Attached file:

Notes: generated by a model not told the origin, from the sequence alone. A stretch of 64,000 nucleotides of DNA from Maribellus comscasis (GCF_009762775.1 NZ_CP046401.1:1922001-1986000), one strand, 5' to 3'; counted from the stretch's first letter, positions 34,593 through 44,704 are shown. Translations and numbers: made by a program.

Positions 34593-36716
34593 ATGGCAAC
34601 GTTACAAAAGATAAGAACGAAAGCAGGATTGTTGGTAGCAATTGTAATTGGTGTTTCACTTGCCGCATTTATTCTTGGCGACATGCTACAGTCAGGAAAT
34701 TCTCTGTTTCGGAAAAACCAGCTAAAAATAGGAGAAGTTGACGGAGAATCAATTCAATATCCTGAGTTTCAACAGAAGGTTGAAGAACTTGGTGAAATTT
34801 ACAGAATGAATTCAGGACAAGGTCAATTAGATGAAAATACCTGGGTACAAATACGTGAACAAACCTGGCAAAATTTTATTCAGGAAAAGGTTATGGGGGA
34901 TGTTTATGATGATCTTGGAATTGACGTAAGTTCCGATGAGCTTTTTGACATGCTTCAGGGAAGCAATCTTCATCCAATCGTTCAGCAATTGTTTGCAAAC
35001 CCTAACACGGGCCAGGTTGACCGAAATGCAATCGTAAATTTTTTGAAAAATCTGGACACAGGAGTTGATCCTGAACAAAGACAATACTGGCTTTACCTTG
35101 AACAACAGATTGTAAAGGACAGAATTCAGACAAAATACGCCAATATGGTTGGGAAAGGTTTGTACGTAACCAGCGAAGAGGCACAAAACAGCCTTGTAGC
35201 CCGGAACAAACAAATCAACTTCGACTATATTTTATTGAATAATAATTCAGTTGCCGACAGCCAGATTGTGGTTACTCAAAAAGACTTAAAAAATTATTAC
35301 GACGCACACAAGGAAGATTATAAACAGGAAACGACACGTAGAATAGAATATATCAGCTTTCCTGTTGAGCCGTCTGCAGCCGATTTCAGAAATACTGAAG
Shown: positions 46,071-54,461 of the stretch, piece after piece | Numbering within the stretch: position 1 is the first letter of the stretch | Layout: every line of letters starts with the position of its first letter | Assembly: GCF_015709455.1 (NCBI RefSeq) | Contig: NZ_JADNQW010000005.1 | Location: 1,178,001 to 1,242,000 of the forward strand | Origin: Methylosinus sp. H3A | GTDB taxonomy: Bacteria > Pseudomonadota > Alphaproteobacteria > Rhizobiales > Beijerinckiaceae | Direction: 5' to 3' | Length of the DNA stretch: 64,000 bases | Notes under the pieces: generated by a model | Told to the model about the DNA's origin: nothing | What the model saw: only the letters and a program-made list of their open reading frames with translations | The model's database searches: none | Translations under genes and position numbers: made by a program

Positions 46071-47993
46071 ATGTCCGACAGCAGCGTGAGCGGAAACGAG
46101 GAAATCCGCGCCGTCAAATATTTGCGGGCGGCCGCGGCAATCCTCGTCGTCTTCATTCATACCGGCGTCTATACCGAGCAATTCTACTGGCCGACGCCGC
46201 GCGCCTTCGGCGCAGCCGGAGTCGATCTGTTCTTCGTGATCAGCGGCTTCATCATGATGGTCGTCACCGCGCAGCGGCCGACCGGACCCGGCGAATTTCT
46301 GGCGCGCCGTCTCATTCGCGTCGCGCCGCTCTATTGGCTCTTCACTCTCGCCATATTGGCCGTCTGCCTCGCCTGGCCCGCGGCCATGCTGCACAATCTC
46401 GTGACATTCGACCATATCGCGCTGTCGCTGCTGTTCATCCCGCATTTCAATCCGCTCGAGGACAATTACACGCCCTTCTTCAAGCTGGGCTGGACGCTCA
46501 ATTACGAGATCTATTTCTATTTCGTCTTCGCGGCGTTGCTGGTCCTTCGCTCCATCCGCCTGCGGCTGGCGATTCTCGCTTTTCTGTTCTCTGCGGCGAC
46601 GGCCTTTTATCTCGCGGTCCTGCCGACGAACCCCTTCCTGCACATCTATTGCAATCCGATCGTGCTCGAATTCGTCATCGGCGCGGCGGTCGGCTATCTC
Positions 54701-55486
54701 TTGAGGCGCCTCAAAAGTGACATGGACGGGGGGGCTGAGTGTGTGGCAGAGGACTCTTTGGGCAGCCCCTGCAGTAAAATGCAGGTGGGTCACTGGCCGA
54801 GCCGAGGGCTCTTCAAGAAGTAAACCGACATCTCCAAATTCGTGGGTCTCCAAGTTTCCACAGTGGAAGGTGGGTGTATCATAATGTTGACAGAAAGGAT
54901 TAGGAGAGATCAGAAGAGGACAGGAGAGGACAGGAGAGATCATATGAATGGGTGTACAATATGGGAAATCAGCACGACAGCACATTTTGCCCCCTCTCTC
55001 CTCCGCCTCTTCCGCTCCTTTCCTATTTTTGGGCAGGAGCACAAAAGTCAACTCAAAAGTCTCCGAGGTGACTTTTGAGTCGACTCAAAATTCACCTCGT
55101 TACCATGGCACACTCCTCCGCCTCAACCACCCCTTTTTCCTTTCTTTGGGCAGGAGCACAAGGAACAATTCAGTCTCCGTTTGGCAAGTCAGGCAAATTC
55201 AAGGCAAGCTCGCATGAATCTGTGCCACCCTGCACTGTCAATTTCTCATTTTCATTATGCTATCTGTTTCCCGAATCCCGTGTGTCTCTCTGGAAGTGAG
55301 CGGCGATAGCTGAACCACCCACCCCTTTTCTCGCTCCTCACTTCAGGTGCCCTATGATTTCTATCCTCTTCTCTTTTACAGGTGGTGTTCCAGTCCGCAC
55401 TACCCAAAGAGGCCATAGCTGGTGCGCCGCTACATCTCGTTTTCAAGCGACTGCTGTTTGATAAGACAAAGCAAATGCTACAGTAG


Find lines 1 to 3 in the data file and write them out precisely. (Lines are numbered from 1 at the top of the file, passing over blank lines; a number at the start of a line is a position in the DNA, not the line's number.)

Notes: generated by a model not told the origin, from the sequence alone. A stretch of 64,000 nucleotides of DNA from Maribellus comscasis (GCF_009762775.1 NZ_CP046401.1:1922001-1986000), one strand, 5' to 3'; counted from the stretch's first letter, positions 34,593 through 44,704 are shown. Translations and numbers: made by a program.

Positions 34593-36716
34593 ATGGCAAC